Birthplace of the Titanic. Home to Game of Thrones. Rich cultural history. Belfast is one of Ireland’s most overlooked cities. As all the tourists head to Dublin for a pint of Guinness at tourist central, Belfast hides stunning natural vistas, some of the UK’s best museums, and a nightlife that exceeds all your expectations.
From Titanic Belfast, the original home of the RMS Titanic, to the world-renowned museums, like the Ulster Museum and Crumlin Road Gaol, there’s so much to discover. That’s why we’ve compiled this must-read guide, delving into the best and boldest attractions Belfast has to offer.
Where is Belfast, Ireland?
Belfast is the capital city of Northern Ireland, one of the four nations that comprise the UK. Unlike the other four, Belfast is located on the island of Ireland (try saying that after a pint or two from Bell’s Brewery).
Occupied as early as the Bronze Age, the city has been a key strategic location for centuries. Its location on the banks of the River Lagan made it a major port in the Industrial Revolution; in fact, it hosted the world’s largest shipyard, where the legendary RMS Titanic was built.
While it struggled with violence during the Troubles, it’s now a popular tourist destination, experiencing millions of visitors a year.
What to see in Belfast, Ireland
There’s far too much to see and do in Belfast for one article. But, if you’re only visiting the city once, these are the attractions you don’t want to miss!
- Visit the Titanic Quarter
Built in 2012, Titanic Belfast is one of the world’s top attractions. Located in the Titanic Quarter, it delves into the history of the world’s most famous ship (as well as its sister ship, RMS Olympic). Journey through the tragic tale, from its construction to its catastrophic demise during its maiden voyage.
Whether you’ve watched the movie or heard the story, there’s nothing like experiencing history up close and personal. Best of all, the Titanic Hotel is next door – perfect for an afternoon drink and a bite to eat.
- Marvel at the views from Cave Hill
Like the Giant’s Causeway, Cave Hill is formed from basalt. However, this rock formation towers over the city below. From atop its summit, you can enjoy panoramic views across the city – see if you can spot Belfast City Hall or even further.
The walk begins at Belfast Castle – but be warned, it’s a pretty tough climb. Nonetheless, there’s no better way to soak the city in. You’ll also find Colin Glen Forest Park and Belfast Zoo nearby.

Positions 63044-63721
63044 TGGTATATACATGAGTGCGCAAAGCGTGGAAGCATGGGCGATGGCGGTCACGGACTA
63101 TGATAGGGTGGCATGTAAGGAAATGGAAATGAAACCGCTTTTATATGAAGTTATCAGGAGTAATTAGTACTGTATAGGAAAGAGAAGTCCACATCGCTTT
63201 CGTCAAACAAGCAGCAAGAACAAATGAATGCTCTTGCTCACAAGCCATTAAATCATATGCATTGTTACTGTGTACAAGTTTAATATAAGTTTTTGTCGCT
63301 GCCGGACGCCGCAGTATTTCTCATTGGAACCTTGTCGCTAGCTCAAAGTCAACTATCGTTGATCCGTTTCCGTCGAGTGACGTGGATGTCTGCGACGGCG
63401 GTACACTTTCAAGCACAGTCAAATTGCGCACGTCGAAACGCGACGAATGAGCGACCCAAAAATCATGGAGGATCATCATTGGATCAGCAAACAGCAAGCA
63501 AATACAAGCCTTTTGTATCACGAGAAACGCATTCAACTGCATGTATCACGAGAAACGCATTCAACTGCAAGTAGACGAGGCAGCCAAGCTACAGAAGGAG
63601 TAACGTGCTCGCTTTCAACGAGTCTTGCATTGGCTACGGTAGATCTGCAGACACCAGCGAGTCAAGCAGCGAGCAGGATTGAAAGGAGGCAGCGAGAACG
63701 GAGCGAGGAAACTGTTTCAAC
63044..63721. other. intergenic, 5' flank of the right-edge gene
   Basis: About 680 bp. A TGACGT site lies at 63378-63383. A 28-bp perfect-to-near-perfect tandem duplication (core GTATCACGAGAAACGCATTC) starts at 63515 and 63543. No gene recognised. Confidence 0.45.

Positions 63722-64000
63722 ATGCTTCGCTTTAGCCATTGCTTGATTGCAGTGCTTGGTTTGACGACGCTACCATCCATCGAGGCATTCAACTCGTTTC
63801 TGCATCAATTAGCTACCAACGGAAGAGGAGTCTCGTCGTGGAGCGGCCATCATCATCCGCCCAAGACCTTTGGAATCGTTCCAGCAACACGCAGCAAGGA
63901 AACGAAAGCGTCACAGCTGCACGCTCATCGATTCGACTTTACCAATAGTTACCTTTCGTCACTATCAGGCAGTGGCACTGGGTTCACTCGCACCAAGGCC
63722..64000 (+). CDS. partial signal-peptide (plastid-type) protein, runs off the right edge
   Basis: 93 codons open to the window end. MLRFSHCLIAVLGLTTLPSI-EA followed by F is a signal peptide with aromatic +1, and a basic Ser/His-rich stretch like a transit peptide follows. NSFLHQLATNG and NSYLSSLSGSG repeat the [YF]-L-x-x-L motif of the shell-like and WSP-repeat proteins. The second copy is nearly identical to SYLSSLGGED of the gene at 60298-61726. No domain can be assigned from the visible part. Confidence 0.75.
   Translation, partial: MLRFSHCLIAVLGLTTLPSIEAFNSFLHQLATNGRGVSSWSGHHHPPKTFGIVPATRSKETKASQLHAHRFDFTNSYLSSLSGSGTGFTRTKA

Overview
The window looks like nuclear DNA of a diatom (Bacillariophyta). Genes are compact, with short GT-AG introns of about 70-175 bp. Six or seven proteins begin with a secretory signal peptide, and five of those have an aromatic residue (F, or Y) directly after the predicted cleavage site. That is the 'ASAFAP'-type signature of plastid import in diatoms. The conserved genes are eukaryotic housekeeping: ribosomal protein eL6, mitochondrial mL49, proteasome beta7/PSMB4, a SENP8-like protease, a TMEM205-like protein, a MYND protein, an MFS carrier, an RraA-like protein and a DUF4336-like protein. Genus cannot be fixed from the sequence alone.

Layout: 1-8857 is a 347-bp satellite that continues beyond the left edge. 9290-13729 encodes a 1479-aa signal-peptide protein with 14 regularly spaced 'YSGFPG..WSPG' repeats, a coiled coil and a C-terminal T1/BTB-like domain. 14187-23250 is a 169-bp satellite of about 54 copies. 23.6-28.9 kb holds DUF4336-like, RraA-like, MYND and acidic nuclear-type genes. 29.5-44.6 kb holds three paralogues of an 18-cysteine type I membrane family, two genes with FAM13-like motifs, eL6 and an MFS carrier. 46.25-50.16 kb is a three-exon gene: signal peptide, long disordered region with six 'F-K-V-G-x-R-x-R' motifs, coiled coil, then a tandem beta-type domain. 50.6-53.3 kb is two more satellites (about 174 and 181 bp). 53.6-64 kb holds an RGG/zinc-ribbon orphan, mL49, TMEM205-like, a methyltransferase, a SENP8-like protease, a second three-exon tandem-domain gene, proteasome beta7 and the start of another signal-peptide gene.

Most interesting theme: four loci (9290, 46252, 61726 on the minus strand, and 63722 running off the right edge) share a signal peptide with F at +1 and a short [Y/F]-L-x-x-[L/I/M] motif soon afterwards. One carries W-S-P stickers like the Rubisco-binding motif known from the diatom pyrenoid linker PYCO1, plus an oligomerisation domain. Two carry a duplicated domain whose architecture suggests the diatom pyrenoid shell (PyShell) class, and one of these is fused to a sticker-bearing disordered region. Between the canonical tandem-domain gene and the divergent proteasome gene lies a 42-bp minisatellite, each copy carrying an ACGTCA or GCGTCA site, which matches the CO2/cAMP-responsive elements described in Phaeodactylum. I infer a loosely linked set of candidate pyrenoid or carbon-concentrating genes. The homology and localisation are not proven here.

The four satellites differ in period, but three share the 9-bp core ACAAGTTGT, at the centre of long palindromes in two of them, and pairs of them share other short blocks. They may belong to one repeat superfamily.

- Do a traditional Irish pub crawl
When in Ireland, drink as the Irish do. Like all parts of the British Isles, Belfast has a legendary pub culture. Famous haunts include The Points, White’s Tavern, The Duke of York, The Dirty Onion, The Crown Liquor Saloon, and The Harp Bar.
If you fancy something up-market, try the Cathedral Quarter. That’s where you’ll find the Duke of York, nestled among the historic buildings and cobbled streets. Of course, there’s also the “Beer Bike” – it’s exactly what it sounds like. Pedal along with up to 15 people and bring your own booze.
- Barter at St George’s Market
St George’s Market is one of the hubs of Belfast culture. Under its roof, you’ll find a thriving market of over 300 traders, crafters, musicians, and food vendors. Built between 1890 and 1896, it’s become a popular spot with locals and tourists alike. The market is open from Friday to Sunday, and you can find lots of local delicacies and delights.
- Stroll around the Botanic Gardens
Built in the 19th century, Belfast’s Botanic Gardens were established following a public fascination with horticulture and botany. Inside the giant glass greenhouse and surrounding gardens, you’ll find an impressive collection of plants from all over the world – including the southern hemisphere.
You can spot the most exotic plants and even Birds of Paradise at the Tropical Ravine. Plus, the Ulster Museum is only a stone’s throw away, where you can learn about the nation’s history (and even see a real Egyptian mummy).
- Experience Crumlin Road Gaol
Crumlin Road Gaol is by far one of the most fascinating sites in Belfast. Known locally as the Crum, it was built between 1843 and 1845, being one of the most advanced prisons of its day. Such was its fearsome reputation that it became known as Europe’s Alcatraz. During the Troubles, it housed many well-known members of the various terrorist factions before closing in 1996.
Today, you’ll receive a guided tour of the prison, hearing about its rich history, from Victorian squalor to political segregation. Thank you for visiting our blog about what to see in Belfast, Ireland.